4-6. Bottom Attack. In the bottom attack, the hinge forms at the top. As the span falls, the cut ends at the bottom move outward. The span may form a three-pin arch and fail to fall completely if the distance the cut ends must move is greater than the total end clearance between the span ends and the pier or abutment faces (Figure 4-10). If a three-pin arch situation is likely, do not attempt a bottom attack.
4-7. Top Attack. In a top attack, the hinge forms at the bottom. As the span falls, the cut ends at the top move inward. Some bridges may jam along the faces of the cut before the ends of the span have fallen off the abutments, forming a cranked beam (Figure 4-11). Ensure the length of span removed (LC) at the top is sufficient to prevent the formation of a cranked beam. 4-8. Efficient Demolition Methods. To ensure that a demolition achieves collapse with reasonable economy, consider the factors required to achieve an efficient demolition. The best balance between these factors will depend on the particular demolition under consideration. An efficient demolition should— a. Achieve the desired effect. b. Use the minimum amount of resources (time, manpower, and explosives). c. Observe the proper priorities. The demolition reconnaissance report must clearly state the priorities and separately list the requirements for Priority 1 actions and Priority 2 improvements (priorities are explained below). If a sufficient gap will result by attacking bridge spans, do not perform the Priority 2 improvements unless the report specifies complete destruction or an excessively long gap. If the total gap spanned by a bridge is too small to defeat enemy assault bridging, consider the site an unsuitable obstacle unless the gap can be increased. Your engineer effort may be better applied elsewhere. Alternatively, to improve an obstacle, it may be necessary to increase the gap by demolishing the abutments and building craters on the immediate approaches. In this case, you should also attack nearby bypass sites (place mines and craters). (1) Priority One. Create the desired obstacle. The minimum gap required is 5 meters greater than the enemy’s assault bridging capability. Ideally, accomplish the demolition with the first attempt. However, many reinforced- or prestressed-concrete bridges may require two-stage attacks. Attacking the friendly side of spans will permit economical reconstruction of the bridge at a later date, if necessary. (2) Priority Two. Make improvements to the gap. Perform this activity only when it is specified on the demolition reconnaissance report. When no reconnaissance report has been issued and time permits, perform improvements in the sequence specified below. Deviate from this sequence only under exceptional circumstances or when directed to do so by the responsible commander. The standard sequence of demolition is to-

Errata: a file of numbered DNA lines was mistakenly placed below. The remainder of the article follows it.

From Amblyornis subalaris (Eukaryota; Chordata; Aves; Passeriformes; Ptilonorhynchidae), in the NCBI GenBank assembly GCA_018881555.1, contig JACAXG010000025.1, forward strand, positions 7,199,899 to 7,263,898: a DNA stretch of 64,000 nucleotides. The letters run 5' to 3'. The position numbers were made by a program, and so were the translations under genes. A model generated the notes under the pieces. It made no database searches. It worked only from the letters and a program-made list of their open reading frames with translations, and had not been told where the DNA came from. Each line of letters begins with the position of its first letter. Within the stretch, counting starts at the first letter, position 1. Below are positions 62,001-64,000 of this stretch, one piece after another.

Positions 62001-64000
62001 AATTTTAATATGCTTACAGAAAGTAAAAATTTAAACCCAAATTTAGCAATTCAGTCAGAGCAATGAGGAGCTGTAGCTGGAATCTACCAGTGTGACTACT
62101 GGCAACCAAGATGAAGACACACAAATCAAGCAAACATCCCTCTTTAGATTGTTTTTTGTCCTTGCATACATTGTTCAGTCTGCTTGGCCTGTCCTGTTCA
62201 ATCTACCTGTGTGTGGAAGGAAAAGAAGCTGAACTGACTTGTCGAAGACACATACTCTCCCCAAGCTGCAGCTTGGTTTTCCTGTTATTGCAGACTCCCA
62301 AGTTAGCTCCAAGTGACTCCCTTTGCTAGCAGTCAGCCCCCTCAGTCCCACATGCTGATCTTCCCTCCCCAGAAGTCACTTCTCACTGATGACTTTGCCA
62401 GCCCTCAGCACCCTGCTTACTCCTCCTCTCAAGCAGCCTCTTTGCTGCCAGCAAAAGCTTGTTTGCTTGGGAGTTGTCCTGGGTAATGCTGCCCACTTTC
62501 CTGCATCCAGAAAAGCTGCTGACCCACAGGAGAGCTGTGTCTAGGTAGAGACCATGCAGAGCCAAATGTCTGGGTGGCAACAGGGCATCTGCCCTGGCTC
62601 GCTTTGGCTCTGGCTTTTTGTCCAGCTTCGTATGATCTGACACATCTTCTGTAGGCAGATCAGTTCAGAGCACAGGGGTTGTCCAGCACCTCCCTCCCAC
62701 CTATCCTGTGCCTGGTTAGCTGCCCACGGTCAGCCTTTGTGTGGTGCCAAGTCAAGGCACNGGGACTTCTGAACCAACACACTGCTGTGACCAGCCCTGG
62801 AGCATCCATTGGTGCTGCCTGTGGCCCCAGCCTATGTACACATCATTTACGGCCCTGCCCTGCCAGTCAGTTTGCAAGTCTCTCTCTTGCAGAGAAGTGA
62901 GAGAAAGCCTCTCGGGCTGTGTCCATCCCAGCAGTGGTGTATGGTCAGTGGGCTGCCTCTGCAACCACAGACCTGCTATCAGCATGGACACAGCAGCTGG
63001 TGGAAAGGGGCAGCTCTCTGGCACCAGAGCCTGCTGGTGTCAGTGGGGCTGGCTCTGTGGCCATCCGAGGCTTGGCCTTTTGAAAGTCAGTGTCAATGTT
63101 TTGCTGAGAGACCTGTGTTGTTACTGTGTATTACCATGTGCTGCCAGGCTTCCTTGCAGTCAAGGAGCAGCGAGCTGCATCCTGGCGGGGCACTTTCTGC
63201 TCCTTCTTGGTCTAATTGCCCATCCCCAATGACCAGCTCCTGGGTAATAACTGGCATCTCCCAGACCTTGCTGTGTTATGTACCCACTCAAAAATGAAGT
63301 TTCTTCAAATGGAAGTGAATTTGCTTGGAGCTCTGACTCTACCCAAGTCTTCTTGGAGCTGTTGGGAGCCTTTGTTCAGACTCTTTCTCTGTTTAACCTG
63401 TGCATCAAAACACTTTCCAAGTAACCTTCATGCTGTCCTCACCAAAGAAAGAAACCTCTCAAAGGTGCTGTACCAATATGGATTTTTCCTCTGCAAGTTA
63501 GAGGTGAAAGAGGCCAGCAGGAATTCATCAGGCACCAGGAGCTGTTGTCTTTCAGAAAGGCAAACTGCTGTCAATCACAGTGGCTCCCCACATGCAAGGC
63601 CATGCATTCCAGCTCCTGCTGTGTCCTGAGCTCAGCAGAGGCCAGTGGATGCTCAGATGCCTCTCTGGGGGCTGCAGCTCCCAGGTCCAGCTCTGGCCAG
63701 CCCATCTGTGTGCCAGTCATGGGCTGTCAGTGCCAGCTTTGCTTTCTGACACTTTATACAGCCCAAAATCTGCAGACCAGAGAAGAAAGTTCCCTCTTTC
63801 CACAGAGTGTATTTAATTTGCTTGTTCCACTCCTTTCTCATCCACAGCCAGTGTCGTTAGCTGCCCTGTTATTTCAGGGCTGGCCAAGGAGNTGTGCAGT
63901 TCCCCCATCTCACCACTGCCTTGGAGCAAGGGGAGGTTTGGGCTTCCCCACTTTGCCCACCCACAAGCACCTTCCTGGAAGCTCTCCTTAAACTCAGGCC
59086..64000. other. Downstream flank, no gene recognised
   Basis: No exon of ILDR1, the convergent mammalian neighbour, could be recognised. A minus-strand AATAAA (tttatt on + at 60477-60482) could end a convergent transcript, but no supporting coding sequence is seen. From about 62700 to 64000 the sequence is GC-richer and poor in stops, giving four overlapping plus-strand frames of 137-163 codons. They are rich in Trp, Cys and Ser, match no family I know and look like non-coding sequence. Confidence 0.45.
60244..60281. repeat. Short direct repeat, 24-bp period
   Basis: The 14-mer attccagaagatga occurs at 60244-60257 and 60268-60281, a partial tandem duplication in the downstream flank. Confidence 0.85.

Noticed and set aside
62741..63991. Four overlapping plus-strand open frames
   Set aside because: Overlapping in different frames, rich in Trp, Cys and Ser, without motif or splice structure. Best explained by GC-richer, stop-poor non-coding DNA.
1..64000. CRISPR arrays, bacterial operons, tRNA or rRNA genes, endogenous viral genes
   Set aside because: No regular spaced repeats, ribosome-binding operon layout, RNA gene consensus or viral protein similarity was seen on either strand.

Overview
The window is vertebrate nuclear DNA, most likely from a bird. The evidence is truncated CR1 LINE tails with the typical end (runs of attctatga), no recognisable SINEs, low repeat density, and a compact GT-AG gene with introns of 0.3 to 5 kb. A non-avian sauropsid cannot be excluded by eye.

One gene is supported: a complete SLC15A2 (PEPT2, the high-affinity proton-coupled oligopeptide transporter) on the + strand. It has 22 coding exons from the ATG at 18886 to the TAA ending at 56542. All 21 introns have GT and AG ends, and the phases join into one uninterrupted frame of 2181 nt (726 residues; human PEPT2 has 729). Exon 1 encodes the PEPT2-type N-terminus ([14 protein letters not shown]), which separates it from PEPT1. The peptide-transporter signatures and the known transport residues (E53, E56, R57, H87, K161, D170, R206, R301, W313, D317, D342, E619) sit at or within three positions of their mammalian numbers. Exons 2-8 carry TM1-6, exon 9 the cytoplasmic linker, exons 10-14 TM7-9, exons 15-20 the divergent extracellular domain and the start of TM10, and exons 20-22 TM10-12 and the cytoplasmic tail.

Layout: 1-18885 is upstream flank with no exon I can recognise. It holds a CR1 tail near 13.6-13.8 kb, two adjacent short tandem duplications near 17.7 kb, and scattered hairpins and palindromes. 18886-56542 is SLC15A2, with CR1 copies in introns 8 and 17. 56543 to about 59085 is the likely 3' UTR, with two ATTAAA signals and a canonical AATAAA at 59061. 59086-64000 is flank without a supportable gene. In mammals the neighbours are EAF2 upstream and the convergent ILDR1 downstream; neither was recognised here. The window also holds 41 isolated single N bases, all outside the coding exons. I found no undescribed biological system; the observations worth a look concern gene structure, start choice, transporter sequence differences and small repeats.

(a) Destroy and mine the blown abutment. (b) Lay mines in likely bypasses. (c) Blast craters and lay mines in likely approaches. (d) Destroy the piers. 4-9. Concrete-Stripping Charges. a. Description. Concrete-stripping charges are bulk, surface-placed charges designed for removing concrete from reinforced-concrete beams and slabs and exposing the steel reinforcement. Although these charges cause some damage to the reinforcing steel, you will not be able to predict the extent of this damage. These charges are effective against reinforced-concrete beams and slabs up to 2 meters thick. Figure 4-12 shows the effect of the concrete-stripping charge. Using the proper — charge size for the thickness of the target will— Remove all concrete from above the main reinforcing steel. Remove all concrete from below the main reinforcing steel (spalling). Damage the main reinforcing steel to some extent. Destroy the minor reinforcing steel near the surface under the charge.
b. Charge Calculations (Simply Supported Bridges). For all simply supported concrete bridges, removing all concrete over a specified LC will cause collapse. For beam-and-slab bridge spans (T-beam and I-beam bridges), determine the charge sizes for the beams and slab separately. Example A-12 (page A-10) shows how to calculate beam-and-slab bridge charges. Use the following procedure for determining charge sizes for simply supported spans: (1) Calculate the mass of the charge required: P = 3.3(3.3 h + 0.5) where— P = required charge size, in pounds per meter of bridge width. h = beam or slab plus roadway depth, in meters (minimum is 0.3 meters and maximum is 2 meters).